Friday, May 9, 2014

Cellular Stitch Kids' Poncho

Cellular Stitch Kids' Poncho

As I'm sure I've mentioned, I have a hard time letting a house guest leave without a knit good or two. And since a friend stayed for weeks to help with our family's latest addition (who I'm sure I'll knit something for soon as well), I designed this poncho for her daughter in return. Since I was working with a variegated yarn, I tried to keep the pattern simple but appealing, and worked a basic openwork for the majority of the design with a couple of lace stripes for the shoulders. As I found out as soon as my friend's daughter put it on, however, it looks just as good with the stripes going up the front and the back of the poncho as it does with them on the shoulders!

The cellular stitch, closer up.
Sizes: Toddler (2 - 3 years); Child (4 - 7 years) (the instructions for the larger size will follow the instructions for the smaller size in parentheses)

Yarn: Plymouth Yarn Jelli Beenz (75% Acrylic, 25% Wool; 214 yards [196 meters]/100 grams); #2385 Flamingo - two skeins (if you have the 50 gram skeins instead, 3 will do you)

Needles: One 16" circular needle in size 8, one 24" circular needle in size 8

Notions: Tapestry needle, four stitch markers

Gauge: 18 stitches = 4 inches

So let's begin! Using your 16" circular needle, cast on 72 stitches loosely (80 for the larger size), place marker, and join in round. Knit 1" in a k1, p1 ribbing, and then we'll knit the following addition row:

Addition Row: * k2, m1, k1 * (larger size: * k3, m1, k2; rep from *) (96 stitches, both sizes)

And once that's done, we'll knit the following transition row, in order to place our extra stitch markers. It is the same for both sizes.

Transition Row: k39, place marker, k9, place marker, k39, place marker, knit until end of round 

After that, we'll complete the rest of our increases, during which time we'll also begin the shoulder pattern, which is Razor Shell, from page 206 of Barbara G. Walker's A Treasury of Knitting Patterns. So let's proceed as follows:

Row 1: knit until first marker, slip marker, k1, yo, k2, sl1-k2tog-psso, k2, yo, k1, slip next marker, knit until third marker, slip marker, k1, yo, k2, sl1-k2tog-psso, k2, yo, k1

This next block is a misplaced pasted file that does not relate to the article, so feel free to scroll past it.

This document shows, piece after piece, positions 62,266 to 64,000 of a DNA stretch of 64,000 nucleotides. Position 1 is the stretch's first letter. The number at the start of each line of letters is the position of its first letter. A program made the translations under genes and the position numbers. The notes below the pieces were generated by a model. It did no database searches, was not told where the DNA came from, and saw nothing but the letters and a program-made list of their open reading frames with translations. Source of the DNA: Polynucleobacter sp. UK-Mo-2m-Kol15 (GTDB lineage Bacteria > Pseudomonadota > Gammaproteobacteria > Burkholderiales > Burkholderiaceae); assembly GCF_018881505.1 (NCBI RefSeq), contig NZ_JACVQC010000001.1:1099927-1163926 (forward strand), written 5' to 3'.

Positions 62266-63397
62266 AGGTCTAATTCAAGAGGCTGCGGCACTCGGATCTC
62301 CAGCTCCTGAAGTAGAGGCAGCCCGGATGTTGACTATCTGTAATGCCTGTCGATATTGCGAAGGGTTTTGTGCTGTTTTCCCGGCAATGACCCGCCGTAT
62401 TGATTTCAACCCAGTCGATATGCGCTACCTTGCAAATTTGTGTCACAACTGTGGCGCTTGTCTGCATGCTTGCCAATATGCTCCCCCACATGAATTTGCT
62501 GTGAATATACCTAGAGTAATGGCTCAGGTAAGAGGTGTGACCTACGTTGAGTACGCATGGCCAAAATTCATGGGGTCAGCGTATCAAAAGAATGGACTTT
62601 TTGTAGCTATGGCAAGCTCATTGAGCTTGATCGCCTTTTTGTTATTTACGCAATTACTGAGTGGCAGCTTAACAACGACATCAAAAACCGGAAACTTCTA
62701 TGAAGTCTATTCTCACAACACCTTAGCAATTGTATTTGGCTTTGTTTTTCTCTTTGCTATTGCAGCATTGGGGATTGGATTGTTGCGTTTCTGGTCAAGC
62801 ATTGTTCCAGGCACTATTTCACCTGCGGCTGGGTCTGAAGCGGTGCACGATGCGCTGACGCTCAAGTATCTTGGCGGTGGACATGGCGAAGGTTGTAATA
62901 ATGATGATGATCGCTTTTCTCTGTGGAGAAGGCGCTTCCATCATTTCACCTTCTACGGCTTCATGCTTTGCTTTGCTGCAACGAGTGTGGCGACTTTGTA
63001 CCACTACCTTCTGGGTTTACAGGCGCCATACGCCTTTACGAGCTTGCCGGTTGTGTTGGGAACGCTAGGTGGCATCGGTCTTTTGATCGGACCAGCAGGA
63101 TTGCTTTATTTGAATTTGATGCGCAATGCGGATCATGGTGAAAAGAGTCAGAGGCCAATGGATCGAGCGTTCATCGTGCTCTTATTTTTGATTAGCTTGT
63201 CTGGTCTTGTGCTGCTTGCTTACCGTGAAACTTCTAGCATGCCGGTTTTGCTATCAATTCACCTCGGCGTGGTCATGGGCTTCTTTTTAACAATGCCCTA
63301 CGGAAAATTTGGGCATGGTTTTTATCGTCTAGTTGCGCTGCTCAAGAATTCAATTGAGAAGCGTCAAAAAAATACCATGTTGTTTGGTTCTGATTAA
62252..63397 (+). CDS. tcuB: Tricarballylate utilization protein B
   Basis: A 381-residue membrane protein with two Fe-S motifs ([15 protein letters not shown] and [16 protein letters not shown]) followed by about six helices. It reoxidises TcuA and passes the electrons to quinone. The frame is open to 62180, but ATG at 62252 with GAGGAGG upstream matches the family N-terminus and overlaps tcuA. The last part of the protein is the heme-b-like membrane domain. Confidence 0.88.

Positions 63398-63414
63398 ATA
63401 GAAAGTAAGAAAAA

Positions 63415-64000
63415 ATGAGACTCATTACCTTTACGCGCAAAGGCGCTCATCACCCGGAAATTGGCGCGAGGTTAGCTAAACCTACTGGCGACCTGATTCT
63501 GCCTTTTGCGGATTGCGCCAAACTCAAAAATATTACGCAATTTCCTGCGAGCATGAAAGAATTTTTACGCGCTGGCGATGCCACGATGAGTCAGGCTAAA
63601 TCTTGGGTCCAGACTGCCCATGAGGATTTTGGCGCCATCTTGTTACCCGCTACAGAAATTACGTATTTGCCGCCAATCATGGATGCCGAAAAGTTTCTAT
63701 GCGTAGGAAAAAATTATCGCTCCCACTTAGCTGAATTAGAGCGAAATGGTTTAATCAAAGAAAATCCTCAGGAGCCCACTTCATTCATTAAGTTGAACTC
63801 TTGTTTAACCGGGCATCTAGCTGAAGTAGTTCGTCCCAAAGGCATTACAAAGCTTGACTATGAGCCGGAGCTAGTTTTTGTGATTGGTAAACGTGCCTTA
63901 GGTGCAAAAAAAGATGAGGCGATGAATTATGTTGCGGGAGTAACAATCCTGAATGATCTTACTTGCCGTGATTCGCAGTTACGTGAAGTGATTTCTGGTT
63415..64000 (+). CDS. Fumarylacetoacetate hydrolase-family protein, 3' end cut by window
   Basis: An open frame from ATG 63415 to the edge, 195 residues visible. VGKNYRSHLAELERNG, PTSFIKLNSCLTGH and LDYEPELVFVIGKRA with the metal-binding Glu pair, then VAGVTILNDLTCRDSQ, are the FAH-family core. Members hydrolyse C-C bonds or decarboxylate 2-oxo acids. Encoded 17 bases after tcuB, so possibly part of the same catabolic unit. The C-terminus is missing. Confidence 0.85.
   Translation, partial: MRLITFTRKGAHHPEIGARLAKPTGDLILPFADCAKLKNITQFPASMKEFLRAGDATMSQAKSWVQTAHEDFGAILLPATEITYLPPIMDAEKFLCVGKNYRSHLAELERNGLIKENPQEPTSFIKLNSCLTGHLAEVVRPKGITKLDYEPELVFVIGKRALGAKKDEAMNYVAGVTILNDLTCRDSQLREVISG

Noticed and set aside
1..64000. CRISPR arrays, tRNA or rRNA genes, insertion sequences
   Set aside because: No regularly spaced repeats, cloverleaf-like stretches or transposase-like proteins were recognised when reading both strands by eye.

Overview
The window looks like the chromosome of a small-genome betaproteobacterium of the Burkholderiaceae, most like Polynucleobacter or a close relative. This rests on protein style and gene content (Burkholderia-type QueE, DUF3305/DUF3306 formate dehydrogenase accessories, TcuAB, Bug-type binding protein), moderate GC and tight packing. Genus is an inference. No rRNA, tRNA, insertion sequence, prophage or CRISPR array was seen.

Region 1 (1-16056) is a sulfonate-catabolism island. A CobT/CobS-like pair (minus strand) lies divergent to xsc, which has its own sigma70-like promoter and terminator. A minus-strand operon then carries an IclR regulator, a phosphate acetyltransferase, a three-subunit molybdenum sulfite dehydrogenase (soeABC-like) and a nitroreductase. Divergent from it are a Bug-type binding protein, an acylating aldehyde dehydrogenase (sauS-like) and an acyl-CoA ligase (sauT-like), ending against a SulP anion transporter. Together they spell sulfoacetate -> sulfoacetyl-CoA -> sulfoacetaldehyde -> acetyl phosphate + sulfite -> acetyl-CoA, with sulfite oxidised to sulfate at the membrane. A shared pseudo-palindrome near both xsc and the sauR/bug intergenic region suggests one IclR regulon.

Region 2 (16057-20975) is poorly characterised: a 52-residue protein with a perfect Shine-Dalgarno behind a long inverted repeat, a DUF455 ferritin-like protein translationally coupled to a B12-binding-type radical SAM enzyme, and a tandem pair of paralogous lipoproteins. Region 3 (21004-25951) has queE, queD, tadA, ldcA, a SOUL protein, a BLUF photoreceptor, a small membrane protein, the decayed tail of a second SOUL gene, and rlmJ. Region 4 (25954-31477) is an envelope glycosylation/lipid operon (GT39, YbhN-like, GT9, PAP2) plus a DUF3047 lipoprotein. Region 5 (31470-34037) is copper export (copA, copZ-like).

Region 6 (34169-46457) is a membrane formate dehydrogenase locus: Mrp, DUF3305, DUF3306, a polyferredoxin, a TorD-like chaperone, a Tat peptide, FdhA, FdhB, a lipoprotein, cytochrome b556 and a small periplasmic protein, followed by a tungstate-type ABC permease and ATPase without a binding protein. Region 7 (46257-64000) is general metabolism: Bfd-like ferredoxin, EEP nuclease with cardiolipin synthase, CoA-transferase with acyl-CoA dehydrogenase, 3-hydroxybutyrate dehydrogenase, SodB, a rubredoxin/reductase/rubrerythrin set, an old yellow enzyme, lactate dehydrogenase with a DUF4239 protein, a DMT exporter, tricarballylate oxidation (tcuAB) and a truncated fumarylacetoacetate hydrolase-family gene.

Row 2: yo, knit until first marker, yo, slip marker, k9, slip marker, yo, knit until third marker, yo, slip marker, k9

Knit rows 1 & 2 six times (nine times for larger size). You'll be able to switch to your longer needle after about three repeats. And once you're done with those increases, it's time to begin our eyelet pattern, which is Cellular Stitch from page 246 of Barbara G. Walker's A Second Treasury of Knitting Patterns (plus some more, less frequent increases). So let's proceed as follows:

Row 1: k2, * k2tog, yo, k1 * until you're one stitch before first marker, k1, and slip marker; then, k1, yo, k2, sl1-k2tog-psso, k2, yo, k1, slip next marker, k2, * k2tog, yo, k1 * until you're one stitch before third marker, k1, and slip marker; end k1, yo, k2, sl1-k2tog-psso, k2, yo, k1

Row 2: yo, knit until first marker, yo, slip marker, k9, slip marker, yo, knit until third marker, yo, slip marker, k9

Row 3: k3, * yo, k1, k2tog * until you're two stitches before first marker, k2, and slip marker; then, k1, yo, k2, sl1-k2tog-psso, k2, yo, k1, slip next marker, k3, * yo, k1, k2tog * until you're two stitches before third marker, k2, and slip marker; end k1, yo, k2, sl1-k2tog-psso, k2, yo, k1

Row 4: knit, slipping extra markers when you come to them

Row 5: k3, * k2tog, yo, k1 * until you're two stitches before first marker, k2, and slip marker; then, k1, yo, k2, sl1-k2tog-psso, k2, yo, k1, slip next marker, k3, * k2tog, yo, k1 * until you're two stitches before third marker, k2, and slip marker; end k1, yo, k2, sl1-k2tog-psso, k2, yo, k1

Row 6: yo, knit until first marker, yo, slip marker, k9, slip marker, yo, knit until third marker, yo, slip marker, k9

Row 7: k4, * yo, k1, k2tog * until you're three stitches before first marker, k3, and slip marker; then, k1, yo, k2, sl1-k2tog-psso, k2, yo, k1, slip next marker, k4, * yo, k1, k2tog * until you're three stitches before third marker, k3, and slip marker; end k1, yo, k2, sl1-k2tog-psso, k2, yo, k1

Row 8: knit, slipping extra markers when you come to them

Row 9: k4, * k2tog, yo, k1 * until you're three stitches before first marker, k3, and slip marker; then, k1, yo, k2, sl1-k2tog-psso, k2, yo, k1, slip next marker, k4, * k2tog, yo, k1 * until you're three stitches before third marker, k3, and slip marker; end k1, yo, k2, sl1-k2tog-psso, k2, yo, k1

Row 10: yo, knit until first marker, yo, slip marker, k9, slip marker, yo, knit until third marker, yo, slip marker, k9